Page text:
herald

Monday 23 October 2017

Week 6: Helping to build a gym that restores independent living

Brenda McCormick talks to a mum of two who is full of praise for Cappagh's homely approach to care and recovery

Debbie Lucey
Debbie Lucey

Cappagh National Orthopaedic Hospital is Ireland's major centre for elective orthopaedic surgery.

Founded in 1908 and once renowned for its treatment of children with TB from the 1920s, it is now the country's largest dedicated orthopaedic hospital providing major joint replacement, spinal surgery, primary bone tumour service, paediatric orthopaedics and more.

In 2011, mother-of-two Debbie Lucey discovered she had a tumour in her upper left arm. She was referred to Mr Gary O'Toole, Consultant Orthopaedic Surgeon at Cappagh, and had surgery to replace the affected bone with a titanium prosthetic bone.

She underwent chemo in 2012 and now back to full health, still attends Cappagh for check ups a few times a year. She speaks highly of her experience.

"When you go in to Cappagh, you're treated as an individual. They know your history, your background. They'll know your family members and will greet them by name as well. It's that kind of a place, there's a homely atmosphere to it, it's the way hospitals used to be.

"I have to mention Margaret Cavanagh, Clinical Nurse Specialist Bone Tumour Liaison. Anybody who's been to Cappagh knows Margaret. She's the head nurse and works closely with the surgeons.

"She is like a guardian angel, she takes every patient under her wing and minds them. When I say they are on the end of a phone, I am not joking. I could call any time and she would answer. I remember one time ringing her at six in the morning and she answered and took my call. I think that's a very unusual situation.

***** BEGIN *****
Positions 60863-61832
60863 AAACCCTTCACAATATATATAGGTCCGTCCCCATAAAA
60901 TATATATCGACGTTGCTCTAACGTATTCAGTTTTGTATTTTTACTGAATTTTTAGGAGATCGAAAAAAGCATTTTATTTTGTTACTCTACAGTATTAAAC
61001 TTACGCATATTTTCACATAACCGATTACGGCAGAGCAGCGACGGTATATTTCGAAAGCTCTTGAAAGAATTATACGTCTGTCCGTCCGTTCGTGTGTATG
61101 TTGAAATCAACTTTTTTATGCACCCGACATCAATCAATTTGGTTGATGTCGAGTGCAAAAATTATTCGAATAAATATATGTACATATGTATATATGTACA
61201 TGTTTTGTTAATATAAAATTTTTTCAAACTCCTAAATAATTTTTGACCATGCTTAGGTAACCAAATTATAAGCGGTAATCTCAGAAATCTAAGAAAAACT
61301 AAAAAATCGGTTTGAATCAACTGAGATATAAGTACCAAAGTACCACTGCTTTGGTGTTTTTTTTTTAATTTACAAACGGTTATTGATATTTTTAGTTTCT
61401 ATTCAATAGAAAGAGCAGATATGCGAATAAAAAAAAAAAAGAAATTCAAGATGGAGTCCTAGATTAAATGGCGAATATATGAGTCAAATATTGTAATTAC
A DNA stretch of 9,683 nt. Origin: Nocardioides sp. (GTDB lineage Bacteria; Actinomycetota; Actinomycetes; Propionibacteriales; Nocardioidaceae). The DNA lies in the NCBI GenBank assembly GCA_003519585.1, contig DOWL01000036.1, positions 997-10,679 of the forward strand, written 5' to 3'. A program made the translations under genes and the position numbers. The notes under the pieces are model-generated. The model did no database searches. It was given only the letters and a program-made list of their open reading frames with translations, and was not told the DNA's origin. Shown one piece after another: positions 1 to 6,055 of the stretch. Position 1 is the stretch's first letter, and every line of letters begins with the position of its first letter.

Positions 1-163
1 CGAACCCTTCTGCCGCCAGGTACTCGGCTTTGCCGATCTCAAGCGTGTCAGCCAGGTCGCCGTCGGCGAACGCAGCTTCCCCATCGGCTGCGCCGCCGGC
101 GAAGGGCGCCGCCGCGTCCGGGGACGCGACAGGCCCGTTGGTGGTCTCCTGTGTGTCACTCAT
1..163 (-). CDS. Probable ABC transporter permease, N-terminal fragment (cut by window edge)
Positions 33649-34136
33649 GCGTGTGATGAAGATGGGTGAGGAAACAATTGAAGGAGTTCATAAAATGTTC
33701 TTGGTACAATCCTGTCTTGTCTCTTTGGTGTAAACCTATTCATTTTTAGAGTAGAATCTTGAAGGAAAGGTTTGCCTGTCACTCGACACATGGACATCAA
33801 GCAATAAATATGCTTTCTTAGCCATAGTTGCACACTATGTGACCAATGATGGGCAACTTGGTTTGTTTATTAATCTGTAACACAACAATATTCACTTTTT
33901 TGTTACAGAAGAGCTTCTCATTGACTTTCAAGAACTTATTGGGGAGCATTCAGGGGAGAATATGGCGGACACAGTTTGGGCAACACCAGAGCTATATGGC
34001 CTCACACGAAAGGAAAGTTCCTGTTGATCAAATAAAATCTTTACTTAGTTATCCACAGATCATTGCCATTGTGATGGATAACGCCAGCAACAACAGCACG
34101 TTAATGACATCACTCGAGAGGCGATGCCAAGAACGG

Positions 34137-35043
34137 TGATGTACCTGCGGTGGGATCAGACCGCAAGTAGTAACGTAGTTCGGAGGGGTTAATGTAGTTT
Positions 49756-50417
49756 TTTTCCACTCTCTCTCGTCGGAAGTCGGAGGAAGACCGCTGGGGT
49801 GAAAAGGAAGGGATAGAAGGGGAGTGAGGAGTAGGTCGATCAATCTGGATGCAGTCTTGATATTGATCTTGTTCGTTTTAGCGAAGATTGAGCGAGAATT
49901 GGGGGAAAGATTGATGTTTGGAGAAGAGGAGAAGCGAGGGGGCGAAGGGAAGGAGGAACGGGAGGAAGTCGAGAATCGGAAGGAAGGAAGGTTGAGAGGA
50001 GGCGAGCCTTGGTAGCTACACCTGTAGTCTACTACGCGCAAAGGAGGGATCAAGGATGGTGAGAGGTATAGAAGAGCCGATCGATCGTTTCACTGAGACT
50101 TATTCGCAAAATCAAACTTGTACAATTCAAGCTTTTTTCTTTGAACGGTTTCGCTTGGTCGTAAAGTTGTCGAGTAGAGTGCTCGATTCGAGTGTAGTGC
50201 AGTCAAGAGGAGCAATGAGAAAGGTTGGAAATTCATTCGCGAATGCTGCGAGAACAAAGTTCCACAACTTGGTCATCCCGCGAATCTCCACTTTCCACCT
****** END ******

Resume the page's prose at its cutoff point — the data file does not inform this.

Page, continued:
"Somehow Cappagh has kept that feeling that is gone in other hospitals. It's really calm and tranquil and you're really treated well.

limbs

"You are not a number, you're treated as a person with feelings, and a family, and children. The work that they do, giving people back their limbs! I can't speak highly enough about it, I think it's an incredible place."

Cappagh Hospital Foundation is the funding arm of the hospital and is solely dependent on the public.

Any funds raised are channeled into improving the facilities for patients, giving training to healthcare professionals, and research into the practice of orthopaedics.

In 2015 funds raised will go directly towards the rehabilitation gym at the Active Rehabilitation Unit (ARU) which aims to help patients return to an active, confident life following a trauma or an acute medical episode.

The foundation needs to raise €200,000 this year to ensure the gym is completed.

For more info on Cappagh go to www.cappagh.ie

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